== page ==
Passions have a way of radiating outwards, creating effectiveness, success, and most importantly happiness in a person's life.
New York, NY (PRWEB) June 11, 2014
When Nancy M. Williams reclaimed her passion for the piano after a 25-year hiatus, she came to terms with her hearing loss—and pursuing her passion radiated out to other aspects of her life. Ms. Williams will share her story in “Finding Your Calling... Despite a Hearing Loss,” her workshop at the Hearing Loss Association of America’s (HLAA) Convention in Austin, Texas, on June 28th.
“Every person has a passion, an activity that they love,” says Ms. Williams. “I started piano lessons at age 11, and I couldn’t get enough time on the piano.” At 15, she performed a Rachmaninoff Prelude in recital. Then family and financial pressures forced her to quit the summer of her 16th birthday.
She was told that with her hearing loss, she would never be a concert pianist.
From that point, through Harvard Business School and into her marketing career, she tried to hide her hearing loss, wearing her hair long to cover hearing aids in both ears. “I was in denial even to myself,” she says. Her career in telecom marketing, although flourishing, left her unfulfilled.
Then she enrolled in adult piano lessons shortly after her 40th birthday, triggering transformation. She left behind her marketing career. Today, Ms. Williams is an award-winning writer, a motivational speaker, the Founding Editor of the online magazine Grand Piano Passion™, and a Board Member of the Hearing Health Foundation, all of which center around the two things she was afraid to embrace, her hearing loss and love for the piano.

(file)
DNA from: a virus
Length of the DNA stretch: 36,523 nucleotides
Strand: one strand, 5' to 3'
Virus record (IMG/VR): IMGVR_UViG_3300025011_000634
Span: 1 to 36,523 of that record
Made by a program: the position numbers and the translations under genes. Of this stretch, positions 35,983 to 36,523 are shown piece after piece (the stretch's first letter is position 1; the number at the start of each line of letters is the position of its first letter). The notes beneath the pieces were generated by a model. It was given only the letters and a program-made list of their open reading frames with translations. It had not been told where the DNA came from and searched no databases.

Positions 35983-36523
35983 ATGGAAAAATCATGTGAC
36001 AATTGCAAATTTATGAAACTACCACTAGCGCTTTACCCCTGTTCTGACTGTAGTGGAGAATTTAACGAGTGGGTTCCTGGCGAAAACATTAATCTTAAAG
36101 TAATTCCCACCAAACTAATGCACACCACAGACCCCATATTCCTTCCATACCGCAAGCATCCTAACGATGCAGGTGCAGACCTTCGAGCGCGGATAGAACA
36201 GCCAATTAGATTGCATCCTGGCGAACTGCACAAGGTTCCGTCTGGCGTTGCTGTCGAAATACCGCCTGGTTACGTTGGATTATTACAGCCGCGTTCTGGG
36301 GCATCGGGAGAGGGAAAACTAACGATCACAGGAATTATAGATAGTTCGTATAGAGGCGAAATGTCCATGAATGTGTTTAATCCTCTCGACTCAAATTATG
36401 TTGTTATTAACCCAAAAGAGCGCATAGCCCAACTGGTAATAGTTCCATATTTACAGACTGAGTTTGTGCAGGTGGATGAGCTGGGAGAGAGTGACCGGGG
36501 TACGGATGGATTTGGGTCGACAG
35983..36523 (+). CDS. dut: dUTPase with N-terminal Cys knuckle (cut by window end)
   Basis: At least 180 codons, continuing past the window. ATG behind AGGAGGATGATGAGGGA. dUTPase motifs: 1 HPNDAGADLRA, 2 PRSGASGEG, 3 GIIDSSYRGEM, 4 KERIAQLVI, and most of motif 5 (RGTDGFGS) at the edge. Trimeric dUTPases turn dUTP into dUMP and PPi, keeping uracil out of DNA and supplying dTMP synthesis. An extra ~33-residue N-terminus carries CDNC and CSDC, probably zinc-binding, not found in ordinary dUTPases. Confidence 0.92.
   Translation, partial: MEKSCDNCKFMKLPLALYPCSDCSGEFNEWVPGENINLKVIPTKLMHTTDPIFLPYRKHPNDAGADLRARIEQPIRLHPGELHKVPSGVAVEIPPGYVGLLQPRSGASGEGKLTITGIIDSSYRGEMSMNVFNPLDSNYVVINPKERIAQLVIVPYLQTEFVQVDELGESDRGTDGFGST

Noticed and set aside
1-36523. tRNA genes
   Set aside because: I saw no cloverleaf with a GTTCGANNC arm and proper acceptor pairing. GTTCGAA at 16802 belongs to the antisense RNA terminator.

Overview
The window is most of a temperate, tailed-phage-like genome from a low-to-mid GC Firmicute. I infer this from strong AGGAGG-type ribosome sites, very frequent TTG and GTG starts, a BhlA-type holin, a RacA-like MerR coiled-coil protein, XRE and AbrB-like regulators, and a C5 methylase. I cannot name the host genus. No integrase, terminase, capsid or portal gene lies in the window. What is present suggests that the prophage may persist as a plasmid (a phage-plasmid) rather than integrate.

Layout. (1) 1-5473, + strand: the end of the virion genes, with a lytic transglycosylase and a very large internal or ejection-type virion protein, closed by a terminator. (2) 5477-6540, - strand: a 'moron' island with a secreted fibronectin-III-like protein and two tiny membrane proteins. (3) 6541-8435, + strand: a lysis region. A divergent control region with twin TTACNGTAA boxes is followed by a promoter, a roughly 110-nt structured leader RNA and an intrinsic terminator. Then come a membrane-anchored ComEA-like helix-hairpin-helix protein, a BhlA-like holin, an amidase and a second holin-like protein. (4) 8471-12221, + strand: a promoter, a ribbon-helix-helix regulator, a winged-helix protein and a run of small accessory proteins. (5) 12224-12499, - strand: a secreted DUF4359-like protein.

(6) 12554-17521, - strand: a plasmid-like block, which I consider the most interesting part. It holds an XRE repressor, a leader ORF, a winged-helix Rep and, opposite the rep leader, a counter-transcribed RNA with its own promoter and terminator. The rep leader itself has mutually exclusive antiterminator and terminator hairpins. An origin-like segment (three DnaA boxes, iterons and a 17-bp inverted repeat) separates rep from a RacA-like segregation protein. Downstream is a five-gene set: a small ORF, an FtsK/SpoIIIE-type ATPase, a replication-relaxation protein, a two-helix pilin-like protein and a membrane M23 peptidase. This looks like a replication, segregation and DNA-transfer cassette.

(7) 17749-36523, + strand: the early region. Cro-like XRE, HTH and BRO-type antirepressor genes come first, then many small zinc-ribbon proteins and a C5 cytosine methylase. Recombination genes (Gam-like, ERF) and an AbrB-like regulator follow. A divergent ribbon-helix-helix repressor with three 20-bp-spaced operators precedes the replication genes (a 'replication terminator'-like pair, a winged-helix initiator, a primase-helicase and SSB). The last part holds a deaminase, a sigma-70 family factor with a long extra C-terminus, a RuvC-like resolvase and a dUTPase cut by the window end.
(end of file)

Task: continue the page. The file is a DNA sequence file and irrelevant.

Now she performs in amateur piano concerts open to the general public. In 2012, she debuted in a masterclass recital at Carnegie Hall's Weill Hall.
Most importantly, her passion for the piano has helped her to accept her hearing loss as part of herself, allowing it to become empowering.
Ms. Williams defines a passion as an activity people do naturally and with great interest, and one that often has its roots in childhood. Adults often neglect their passions, sometimes for practical reasons of time, money, or health, other times out of fear. “But passions have a way of radiating outwards, creating effectiveness, success, and most importantly happiness in a person's life,” says Ms. Williams.
“Nancy’s compelling story, engaging presentation and interaction with her audience will keep participants sitting on the edge of their seats—and enjoying beautiful music,” says HLAA Executive Director Anna Gilmore Hall.
Ms. Williams presented her workshop on “Claiming Your Passion” at the Canadian Hard of Hearing Association (CHHA) National Conference in Toronto this past April. “Amazing. Not only the music but the way Nancy made it so interactive,” says CHHA President Myrtle Barrett. During the exercises to help participants tap into their passions, “I sat next to a man who kept wiping the tears away.”
To share your story of claiming your passion, tweet us at @GrandPianoP and use the hashtag #MyGrandPassion.
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